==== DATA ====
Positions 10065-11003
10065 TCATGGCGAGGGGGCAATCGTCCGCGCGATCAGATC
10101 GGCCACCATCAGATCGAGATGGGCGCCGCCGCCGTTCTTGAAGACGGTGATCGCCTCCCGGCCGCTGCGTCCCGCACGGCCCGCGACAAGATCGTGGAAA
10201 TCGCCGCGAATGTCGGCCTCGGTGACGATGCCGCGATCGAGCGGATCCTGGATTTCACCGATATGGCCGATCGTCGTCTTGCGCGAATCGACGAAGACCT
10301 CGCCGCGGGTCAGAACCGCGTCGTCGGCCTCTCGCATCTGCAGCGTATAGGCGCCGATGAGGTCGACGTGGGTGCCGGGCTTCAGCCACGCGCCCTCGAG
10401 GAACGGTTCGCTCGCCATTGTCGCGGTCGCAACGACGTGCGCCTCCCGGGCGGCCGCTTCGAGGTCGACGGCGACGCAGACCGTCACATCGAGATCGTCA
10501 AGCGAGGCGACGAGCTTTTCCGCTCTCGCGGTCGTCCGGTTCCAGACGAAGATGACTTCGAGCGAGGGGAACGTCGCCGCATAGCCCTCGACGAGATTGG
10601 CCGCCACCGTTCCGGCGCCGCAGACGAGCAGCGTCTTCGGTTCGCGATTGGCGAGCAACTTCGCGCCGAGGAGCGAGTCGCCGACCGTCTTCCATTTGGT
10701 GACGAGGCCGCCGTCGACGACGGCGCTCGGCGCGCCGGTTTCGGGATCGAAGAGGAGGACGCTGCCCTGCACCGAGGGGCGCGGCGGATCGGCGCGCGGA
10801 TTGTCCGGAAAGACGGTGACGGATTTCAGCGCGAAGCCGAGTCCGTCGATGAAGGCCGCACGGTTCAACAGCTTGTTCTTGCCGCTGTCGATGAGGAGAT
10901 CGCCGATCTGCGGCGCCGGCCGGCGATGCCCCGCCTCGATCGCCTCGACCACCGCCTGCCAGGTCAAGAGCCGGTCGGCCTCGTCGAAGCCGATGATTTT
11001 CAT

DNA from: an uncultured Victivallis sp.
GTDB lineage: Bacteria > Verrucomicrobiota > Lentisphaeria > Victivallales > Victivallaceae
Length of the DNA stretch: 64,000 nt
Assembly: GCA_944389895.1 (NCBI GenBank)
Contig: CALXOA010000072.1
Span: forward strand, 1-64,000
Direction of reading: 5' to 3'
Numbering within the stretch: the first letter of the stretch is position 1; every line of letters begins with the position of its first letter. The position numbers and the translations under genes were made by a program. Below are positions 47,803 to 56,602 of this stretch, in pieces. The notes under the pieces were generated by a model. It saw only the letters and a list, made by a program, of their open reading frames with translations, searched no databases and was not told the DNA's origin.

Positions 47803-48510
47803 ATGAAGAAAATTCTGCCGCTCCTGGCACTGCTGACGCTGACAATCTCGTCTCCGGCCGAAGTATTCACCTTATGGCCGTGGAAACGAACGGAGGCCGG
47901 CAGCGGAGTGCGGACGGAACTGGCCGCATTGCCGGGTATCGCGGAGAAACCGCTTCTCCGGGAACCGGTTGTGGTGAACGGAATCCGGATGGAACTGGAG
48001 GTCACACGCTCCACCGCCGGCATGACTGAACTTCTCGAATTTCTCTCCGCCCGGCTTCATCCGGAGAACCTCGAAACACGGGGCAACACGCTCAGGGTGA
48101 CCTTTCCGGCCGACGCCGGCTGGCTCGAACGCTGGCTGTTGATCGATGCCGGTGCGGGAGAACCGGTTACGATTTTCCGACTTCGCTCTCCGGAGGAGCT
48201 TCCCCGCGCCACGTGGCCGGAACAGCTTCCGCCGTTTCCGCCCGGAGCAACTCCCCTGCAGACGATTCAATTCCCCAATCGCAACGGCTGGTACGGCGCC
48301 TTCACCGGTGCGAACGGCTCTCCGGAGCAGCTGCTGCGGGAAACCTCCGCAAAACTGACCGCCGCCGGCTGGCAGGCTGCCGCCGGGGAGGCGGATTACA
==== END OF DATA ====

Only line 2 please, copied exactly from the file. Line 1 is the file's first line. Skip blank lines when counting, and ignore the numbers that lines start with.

10065 TCATGGCGAGGGGGCAATCGTCCGCGCGATCAGATC